"Last year, that would have been 3,000 (birds)," Montet said. "Last year, I limited out 40 times; so far this year, I have only limited five (times)."
For Southeast Louisiana hunters, this waterfowl season has been tough, at best. Hurricane Issac's storm surge scoured out duck groceries, and lower-than-average duck migration have resulted in fewer duck in the lower Mississippi Delta, according to the Louisiana Department of Wildlife & Fisheries.
According to the LDWF'S December waterfowl survey, the overall duck population was estimated to have dropped a 15 percent compared to last December.
Ryan Lambert, owner of Cajun Fishing Adventures, said the Hurricane Isaac's storm surge amplified the ongoing impact of saltwater intrusion and the erosion of duck habitat.
"You have a storm like (Hurricane) Issac, even if it's a small storm surge that stays for two to three days, (and) it kills the bugs and freshwater aquatics," Lambert said. "It also leaves the marsh vulnerable to erosion; it really has led to a disastrous season for us."
The problem has been aggravated by the Mississippi River water levels, which remained low for most of the season, Lambert and Ducks Unlimited officials said.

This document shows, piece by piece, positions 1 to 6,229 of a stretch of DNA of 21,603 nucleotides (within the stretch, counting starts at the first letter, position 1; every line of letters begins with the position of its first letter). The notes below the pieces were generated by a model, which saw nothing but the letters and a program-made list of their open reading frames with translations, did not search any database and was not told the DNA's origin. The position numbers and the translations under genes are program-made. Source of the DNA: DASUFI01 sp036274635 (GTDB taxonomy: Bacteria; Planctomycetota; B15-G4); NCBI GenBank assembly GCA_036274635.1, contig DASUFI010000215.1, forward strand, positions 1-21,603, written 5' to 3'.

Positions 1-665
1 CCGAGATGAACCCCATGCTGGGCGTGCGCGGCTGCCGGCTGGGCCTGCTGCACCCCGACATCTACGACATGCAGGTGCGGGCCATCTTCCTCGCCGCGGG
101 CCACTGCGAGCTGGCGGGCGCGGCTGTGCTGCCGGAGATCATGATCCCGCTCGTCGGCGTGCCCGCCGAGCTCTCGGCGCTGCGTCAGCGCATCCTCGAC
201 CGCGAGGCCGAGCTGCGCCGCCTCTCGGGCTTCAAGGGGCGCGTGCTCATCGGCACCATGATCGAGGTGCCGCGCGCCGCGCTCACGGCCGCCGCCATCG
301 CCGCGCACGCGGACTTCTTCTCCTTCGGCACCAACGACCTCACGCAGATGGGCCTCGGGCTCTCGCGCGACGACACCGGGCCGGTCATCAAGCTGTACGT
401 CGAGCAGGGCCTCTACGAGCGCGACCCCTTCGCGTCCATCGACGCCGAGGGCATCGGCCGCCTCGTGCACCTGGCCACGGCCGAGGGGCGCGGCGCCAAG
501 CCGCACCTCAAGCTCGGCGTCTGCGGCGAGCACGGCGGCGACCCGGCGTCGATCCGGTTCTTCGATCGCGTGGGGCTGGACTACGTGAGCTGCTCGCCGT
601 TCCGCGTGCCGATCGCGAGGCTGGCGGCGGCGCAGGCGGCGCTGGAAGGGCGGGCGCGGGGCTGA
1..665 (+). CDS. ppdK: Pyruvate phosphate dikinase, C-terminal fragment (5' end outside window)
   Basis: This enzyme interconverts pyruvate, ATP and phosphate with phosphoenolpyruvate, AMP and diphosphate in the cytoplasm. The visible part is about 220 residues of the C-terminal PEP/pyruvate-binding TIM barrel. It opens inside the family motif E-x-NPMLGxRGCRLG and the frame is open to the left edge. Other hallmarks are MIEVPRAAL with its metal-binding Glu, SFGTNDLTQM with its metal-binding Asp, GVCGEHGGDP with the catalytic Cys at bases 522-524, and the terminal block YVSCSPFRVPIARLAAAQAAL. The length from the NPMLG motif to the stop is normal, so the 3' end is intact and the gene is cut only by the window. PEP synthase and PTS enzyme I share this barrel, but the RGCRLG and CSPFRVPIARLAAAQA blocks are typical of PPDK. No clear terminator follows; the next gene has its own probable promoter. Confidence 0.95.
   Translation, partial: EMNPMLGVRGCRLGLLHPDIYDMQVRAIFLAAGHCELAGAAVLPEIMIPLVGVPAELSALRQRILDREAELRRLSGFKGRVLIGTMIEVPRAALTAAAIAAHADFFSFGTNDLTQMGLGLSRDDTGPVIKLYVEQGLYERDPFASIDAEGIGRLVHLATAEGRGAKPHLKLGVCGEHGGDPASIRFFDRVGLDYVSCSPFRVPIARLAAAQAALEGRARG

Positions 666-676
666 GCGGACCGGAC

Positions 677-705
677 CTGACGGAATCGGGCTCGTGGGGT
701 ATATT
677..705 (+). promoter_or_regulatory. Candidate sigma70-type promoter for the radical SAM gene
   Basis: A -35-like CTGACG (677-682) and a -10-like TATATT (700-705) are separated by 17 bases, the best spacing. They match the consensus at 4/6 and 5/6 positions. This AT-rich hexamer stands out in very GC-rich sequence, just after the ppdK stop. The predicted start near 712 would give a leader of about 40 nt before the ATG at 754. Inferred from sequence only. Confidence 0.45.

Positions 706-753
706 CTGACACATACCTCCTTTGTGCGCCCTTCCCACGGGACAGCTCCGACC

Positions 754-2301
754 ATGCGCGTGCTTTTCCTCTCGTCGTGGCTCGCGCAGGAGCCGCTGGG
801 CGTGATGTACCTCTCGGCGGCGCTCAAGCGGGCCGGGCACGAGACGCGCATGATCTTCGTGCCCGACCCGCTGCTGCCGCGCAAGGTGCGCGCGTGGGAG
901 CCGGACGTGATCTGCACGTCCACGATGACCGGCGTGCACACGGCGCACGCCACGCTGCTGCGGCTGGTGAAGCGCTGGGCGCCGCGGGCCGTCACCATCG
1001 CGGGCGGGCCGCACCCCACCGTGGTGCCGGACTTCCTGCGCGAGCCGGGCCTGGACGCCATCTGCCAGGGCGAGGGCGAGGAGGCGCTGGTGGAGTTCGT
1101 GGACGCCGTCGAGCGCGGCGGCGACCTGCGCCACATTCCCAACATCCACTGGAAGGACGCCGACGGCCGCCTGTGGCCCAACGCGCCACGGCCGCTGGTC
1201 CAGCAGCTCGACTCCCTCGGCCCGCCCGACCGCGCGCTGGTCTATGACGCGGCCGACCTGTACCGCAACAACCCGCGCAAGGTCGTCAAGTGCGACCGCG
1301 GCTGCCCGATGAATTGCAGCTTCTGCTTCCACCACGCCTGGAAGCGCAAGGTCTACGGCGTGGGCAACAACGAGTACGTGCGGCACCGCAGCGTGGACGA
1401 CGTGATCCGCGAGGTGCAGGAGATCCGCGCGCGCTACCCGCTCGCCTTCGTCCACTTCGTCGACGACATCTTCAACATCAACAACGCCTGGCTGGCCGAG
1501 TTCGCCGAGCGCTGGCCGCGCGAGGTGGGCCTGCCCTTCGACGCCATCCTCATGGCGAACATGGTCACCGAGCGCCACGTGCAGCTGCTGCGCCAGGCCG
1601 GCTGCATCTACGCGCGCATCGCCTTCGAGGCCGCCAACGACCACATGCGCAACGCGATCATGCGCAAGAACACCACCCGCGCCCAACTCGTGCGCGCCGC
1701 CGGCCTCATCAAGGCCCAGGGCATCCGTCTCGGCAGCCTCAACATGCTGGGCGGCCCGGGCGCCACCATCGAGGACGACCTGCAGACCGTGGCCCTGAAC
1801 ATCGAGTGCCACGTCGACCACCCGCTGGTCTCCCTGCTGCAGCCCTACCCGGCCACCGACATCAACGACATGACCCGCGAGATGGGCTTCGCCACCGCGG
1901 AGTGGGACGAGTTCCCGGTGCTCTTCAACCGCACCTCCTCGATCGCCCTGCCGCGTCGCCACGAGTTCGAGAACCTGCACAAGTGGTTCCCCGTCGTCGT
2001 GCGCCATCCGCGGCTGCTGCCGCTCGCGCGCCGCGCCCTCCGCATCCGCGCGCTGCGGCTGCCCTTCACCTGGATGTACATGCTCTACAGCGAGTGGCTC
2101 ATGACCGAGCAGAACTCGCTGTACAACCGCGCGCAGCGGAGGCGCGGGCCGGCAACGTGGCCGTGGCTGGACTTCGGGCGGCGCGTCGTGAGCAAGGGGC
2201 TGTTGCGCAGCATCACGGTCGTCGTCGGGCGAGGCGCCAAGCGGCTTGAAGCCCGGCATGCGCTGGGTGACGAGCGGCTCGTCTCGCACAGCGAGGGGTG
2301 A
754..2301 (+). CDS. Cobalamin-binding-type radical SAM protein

There are a few natural freshwater diversions from holes in the rock walls on Lambert's lease. He believes such natural and man-made diversions along the river and in the lower Delta are essential for rebuilding marsh and strengthening the duck habitat.
"I put a posted sign into the mud from the boat (near the natural diversion) a few years back," Lambert said. "The next year we had to take the sign out of the sand and move it. The third year we couldn't even see the sign through the cattails."
Lambert said this story illustrates how quickly marsh can be rebuilt through sediment distribution.